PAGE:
Fifteen years ago, George Johnson and his daughter, Emily, began their first foray into winemaking, vinifying local wild grapes and other fruits in their home in rural Cody, Nebraska. At the suggestion of a family friend, they began to experiment with turning their uniquely flavored wines into vinegar, and today, Johnson operates one of the most successful independent vinegar businesses in the nation. With customers in every state and the loyalty of top chefs in Omaha, St. Louis, and Chicago, George Paul Vinegars offers a product ripe with old-world methodology and modern entrepreneurial spirit.
With the help of a $40,000 USDA Value-Added Producer Grant, the Johnsons conducted a feasibility study to gauge the likelihood of success for an independent vinegary in rural Nebraska, and were thrilled when the study indicated enormous potential for their unique product. With continued support from a Nebraska Agricultural Innovation Value-Added Agriculture grant from the Nebraska Rural Development Commission, George Paul Vinegars produces seven handcrafted varieties ranging from standards like apple cider and raspberry vinegars to more specialized flavors, including Johnson’s signature “Emilia” blend.
By 2007, it was clear that George Paul Vinegars would require a space that could facilitate the creation of a high quality product in such an unusual environment for vinegar production. Johnson’s daughter, Emily, designed a structure using straw bale construction, and the building was raised by hand with the help of family, friends, and neighbors. With its walls of straw and stucco and its high, vaulted ceilings, the building withstands the extremes of northern Nebraska’s hot summers and chilly winters while providing a simple and beautiful space in which to work. During an open house at the newly completed vinegary in October of 2009, George Paul Vinegars sold its first bottles of handcrafted vinegar made with 100% Nebraska fruit, and the business has grown steadily since then.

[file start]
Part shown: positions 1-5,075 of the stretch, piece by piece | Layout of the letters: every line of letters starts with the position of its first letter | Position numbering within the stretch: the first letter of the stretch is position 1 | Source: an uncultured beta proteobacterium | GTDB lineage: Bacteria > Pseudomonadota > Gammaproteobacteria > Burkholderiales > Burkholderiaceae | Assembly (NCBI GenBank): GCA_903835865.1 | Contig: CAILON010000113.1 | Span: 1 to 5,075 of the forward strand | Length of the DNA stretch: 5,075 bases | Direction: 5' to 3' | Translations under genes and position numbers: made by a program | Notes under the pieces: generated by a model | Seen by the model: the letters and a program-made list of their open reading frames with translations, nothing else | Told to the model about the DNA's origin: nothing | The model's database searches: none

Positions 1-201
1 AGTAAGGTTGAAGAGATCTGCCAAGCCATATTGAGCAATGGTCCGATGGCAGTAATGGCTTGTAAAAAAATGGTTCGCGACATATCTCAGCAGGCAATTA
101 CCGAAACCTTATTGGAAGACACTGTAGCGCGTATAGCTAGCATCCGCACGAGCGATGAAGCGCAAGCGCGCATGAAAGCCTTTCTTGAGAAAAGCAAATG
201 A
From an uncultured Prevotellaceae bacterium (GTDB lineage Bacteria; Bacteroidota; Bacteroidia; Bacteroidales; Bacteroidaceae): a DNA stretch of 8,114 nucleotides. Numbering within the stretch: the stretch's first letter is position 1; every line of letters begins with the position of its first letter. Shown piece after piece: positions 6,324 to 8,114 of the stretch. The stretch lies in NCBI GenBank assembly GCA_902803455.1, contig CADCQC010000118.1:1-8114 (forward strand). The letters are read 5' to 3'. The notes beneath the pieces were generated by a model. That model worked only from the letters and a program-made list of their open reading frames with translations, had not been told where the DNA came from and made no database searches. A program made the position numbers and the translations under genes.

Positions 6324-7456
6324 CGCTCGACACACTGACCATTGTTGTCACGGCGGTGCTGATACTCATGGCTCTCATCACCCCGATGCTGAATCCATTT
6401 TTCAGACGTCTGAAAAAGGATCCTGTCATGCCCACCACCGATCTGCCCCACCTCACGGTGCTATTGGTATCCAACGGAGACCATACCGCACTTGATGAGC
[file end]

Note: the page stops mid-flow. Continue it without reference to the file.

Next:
Even as demand for his product increases, Johnson still maintains hands-on interaction with his product from start to finish. If something’s not quite right, he’s able to tweak the chemical process to get just the right flavor, and he labels each bottle by hand using letter pressed labels created by his daughter at her Portland, Oregon print shop. “I like to be able to look at every bottle,” Johnson explained recently in an interview with the Omaha World-Herald. While George Paul Vinegars has enjoyed nationwide acclaim and steady growth since opening its doors, it is clear that Johnson’s passion for his craft remains the driving force behind the business’s success.
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It is good to see such innovation is being supported by our tax payer dollars.